Today the University of Michigan Consumer Confidence survey was released. One of the data points the survey includes is an inflation expectation series, asking consumers what they expect as far as consumer price changes go. In recent years, economists have worried that relatively low inflation may lead consumers to expect lower inflation, leading to a downward cycle of weakening inflation. The good news is, since late 2016 the University of Michigan series have stabilized, as shown in the chart below.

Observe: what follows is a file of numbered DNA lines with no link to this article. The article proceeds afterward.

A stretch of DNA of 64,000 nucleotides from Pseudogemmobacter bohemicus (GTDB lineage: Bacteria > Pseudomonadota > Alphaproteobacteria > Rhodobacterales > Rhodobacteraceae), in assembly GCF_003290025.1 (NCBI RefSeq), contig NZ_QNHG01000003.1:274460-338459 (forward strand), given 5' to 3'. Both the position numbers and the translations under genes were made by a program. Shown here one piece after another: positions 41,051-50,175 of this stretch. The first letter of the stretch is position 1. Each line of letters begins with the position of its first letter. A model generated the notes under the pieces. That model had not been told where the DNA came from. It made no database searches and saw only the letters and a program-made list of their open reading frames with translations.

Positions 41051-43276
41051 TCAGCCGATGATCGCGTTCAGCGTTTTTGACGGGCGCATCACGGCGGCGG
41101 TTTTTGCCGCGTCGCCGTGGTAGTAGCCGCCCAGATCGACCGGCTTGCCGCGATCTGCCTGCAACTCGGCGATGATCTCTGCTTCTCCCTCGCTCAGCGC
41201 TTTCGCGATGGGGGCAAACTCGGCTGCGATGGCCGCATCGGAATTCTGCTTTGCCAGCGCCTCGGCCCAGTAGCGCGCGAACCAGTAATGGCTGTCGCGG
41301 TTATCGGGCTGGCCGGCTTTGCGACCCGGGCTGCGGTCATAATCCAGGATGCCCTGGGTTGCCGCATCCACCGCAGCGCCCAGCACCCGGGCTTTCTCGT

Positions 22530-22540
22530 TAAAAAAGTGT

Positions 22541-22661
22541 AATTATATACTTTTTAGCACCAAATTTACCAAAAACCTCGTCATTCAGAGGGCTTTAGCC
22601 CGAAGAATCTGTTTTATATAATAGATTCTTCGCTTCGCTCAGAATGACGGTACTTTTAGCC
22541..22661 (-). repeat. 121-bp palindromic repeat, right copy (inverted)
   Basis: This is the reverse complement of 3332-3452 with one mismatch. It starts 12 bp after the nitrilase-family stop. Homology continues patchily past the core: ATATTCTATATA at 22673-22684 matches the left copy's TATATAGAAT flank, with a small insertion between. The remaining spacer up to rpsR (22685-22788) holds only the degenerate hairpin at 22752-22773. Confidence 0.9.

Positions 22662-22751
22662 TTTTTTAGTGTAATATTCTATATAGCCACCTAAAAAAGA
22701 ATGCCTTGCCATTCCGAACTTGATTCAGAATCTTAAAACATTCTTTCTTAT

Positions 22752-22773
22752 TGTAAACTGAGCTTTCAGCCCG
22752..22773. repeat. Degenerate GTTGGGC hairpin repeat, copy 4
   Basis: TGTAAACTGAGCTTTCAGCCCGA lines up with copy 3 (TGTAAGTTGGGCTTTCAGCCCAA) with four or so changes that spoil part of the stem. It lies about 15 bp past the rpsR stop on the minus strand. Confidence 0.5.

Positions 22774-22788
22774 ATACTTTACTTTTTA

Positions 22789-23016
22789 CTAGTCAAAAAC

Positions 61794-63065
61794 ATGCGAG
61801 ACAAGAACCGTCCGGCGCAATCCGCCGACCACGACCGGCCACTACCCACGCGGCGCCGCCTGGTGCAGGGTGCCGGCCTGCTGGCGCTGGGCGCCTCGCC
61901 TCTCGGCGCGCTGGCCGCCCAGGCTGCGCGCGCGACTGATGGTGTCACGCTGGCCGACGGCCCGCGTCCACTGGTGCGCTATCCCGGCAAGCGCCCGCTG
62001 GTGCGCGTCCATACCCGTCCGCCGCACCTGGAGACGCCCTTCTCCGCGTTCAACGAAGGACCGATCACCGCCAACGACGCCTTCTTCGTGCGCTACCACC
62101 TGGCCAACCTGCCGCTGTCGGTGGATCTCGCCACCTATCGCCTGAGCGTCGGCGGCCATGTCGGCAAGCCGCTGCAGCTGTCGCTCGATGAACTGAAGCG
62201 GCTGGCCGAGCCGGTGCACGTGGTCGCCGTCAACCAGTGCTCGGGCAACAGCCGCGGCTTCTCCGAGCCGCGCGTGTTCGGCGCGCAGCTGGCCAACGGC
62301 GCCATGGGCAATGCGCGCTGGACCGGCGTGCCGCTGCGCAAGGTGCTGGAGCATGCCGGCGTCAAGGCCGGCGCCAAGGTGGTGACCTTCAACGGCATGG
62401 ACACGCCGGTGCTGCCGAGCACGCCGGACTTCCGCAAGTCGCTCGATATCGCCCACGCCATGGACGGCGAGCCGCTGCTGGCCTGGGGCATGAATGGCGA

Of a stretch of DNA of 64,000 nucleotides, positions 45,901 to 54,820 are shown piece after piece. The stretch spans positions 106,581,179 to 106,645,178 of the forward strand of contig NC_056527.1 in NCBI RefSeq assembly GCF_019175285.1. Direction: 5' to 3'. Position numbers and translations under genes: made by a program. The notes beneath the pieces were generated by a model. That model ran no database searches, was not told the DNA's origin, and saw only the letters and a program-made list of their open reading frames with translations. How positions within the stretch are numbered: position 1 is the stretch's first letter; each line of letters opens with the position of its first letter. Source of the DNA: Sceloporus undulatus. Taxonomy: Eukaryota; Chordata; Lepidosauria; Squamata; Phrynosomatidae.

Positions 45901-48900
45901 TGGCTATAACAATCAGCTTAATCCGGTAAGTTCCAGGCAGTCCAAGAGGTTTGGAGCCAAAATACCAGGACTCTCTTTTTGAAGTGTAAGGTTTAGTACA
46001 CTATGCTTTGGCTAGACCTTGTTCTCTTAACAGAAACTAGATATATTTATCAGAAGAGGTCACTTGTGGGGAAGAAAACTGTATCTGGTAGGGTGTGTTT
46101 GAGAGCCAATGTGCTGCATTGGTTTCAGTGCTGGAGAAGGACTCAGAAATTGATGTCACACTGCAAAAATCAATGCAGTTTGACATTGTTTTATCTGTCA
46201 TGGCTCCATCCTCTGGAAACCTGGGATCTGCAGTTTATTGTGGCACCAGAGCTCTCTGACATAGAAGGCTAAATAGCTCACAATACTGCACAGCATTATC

We also like to compare various inflation expectations series from different surveys on a like-for-like basis. To do so, we z-score all of them by taking a given period’s reading and measuring its departure from its all-period average in standard deviations. That adjusts them all for volatility and different levels. As shown, these series have all stabilized around similar levels over the past year or so. That’s good news for members of the FOMC that are worried about inflation expectations getting too low. But at the same time, while recent inflation readings have been strong, there hasn’t been an uptick in expectations for future inflation from consumers.

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